By Rachel Aydt
New York writer Rachel Aydt is traveling through Europe this summer, and has been filing occasional posts on her bookish adventures. Today, she visits an English-language bookshop in Rome.
We headed to Rome for a few days after spending two days with my mom and stepdad, who’d done an apartment swap in Anzio (despite its somber WWII history, is a lovely little port and beach town in its own right — Caesar used to vacation there, after all).
This was my third time back to the Trastevere neighborhood in Rome, but I don’t recall ever turning down the windy cobblestone corner that leads to the twenty-year old Almost Corner Bookshop, located at 45 Via Del Moro. When I first caught sight of it at night, it was closed, but the windows were so charming and crowded with books in English that I made a mental note to return. On my last day in Rome I had the chance, and I’m so very glad I found it again.
Dermot O’Connell, a lovely Irishman, moved to Rome eight years ago to take over the Almost Corner. His is the rare bookstore where the shelves spring to life as soon as you step in, their titles intermingling in a way that recalls a vibrant conversation. This energy surges when a small store lovingly and frequently restocks due to a brisk business of loyal regulars. In fact, the Almost Corner plays host to a dynamic community of expats and transient summer college students. In a tiny space, the shop heaves with books that can suit anyone (“I always say there’s something in here for everyone,” said his loyal Scottish staffer, Anita — and she’s right). There’s a solid mix of mystery, contemporary fiction, non-fiction, and classics. I asked them if they leaned toward any specialty or another and I got a confident “Books about Rome in English.” Dermot pulled down two titles that he said would never sell in the US, but that fly out of his store daily (ironically, he has to import them from the States, but I digress…). One of the titles was The Families Who Made Rome by Anthony Majanlahti, and the other was the saucy Mistress of the Vatican by romance historian Eleanor Herman, author of both Sex with Kings and Sex With the Queen: 900 Years of Vile Kings, Virile Lovers, and Passionate Politics.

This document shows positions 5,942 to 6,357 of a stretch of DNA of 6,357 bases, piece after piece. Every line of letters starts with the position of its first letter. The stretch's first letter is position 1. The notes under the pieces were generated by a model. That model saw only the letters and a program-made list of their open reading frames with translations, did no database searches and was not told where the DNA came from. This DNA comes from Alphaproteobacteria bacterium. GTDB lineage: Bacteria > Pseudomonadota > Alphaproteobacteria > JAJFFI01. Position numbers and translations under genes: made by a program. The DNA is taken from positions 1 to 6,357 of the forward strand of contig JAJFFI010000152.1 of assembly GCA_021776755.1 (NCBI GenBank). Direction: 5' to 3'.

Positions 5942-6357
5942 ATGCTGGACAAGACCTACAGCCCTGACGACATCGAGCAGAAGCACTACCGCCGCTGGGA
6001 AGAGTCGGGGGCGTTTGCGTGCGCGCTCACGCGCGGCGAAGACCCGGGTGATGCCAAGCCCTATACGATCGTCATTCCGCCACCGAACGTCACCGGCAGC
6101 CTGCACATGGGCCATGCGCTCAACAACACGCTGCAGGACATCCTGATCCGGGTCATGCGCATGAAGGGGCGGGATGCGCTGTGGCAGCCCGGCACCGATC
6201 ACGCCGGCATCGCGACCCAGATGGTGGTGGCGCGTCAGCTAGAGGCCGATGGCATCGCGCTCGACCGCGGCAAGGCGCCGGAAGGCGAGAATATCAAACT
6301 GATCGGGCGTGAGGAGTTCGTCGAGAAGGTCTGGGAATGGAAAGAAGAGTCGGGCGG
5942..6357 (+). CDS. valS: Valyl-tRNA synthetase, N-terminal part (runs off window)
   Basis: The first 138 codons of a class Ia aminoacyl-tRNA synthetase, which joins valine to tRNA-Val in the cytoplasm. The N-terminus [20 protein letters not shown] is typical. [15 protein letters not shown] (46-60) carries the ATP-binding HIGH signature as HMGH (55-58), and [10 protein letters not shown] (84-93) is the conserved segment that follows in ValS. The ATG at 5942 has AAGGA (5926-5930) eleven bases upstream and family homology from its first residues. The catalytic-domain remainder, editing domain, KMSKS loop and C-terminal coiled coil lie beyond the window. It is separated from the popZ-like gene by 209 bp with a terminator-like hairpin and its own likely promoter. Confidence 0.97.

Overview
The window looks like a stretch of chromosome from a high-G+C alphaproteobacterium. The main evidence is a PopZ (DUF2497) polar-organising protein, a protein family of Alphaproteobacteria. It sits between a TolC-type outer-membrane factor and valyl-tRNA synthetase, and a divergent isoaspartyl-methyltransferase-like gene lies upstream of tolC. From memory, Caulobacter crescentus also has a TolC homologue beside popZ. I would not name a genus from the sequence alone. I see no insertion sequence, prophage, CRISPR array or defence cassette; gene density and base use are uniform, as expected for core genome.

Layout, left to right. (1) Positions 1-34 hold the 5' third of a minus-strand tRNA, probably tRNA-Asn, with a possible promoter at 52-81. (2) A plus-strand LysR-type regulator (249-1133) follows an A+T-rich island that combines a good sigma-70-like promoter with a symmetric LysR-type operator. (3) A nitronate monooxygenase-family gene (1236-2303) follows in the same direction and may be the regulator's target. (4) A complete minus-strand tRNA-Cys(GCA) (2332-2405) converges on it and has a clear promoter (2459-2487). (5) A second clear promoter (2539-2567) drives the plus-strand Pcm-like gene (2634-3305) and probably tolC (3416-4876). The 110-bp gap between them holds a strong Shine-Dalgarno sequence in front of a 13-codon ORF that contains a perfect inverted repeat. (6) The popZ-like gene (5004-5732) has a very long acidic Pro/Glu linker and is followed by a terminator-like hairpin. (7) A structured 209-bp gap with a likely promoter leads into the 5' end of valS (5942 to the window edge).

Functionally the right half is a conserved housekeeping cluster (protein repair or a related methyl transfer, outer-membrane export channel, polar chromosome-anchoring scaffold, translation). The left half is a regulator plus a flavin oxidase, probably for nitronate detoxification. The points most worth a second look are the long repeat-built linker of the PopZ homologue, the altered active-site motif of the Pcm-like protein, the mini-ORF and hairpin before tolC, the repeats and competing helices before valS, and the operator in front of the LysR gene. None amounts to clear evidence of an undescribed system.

From Herman’s book, I learned that during the 17th century, in the very neighborhood where I was standing, a self-made and driven woman named Olimpia Maidalchini used to collect taxes from prostitutes for her brother-in-law (and lover?) Pope Innocent X. Apparently, she would hang the family crest over the brothels to indicate them as safe houses, places not to be bothered by other tax collectors or Church officials. Dermot told me that he’d learned from an historian friend of his that Olimpia’s crest was a dove with an olive branch hanging from its beak. He took me around the corner and pointed up to the top of an otherwise beautiful but nondescript residential building. There it was, her crest, still floating above the windows now filled with drying laundry. “What you’re actually looking at is a 17th century brothel,” Dermot told me. And so another copy of the book left his store, opening up a fresh spot for a new, thoughtfully chosen replacement.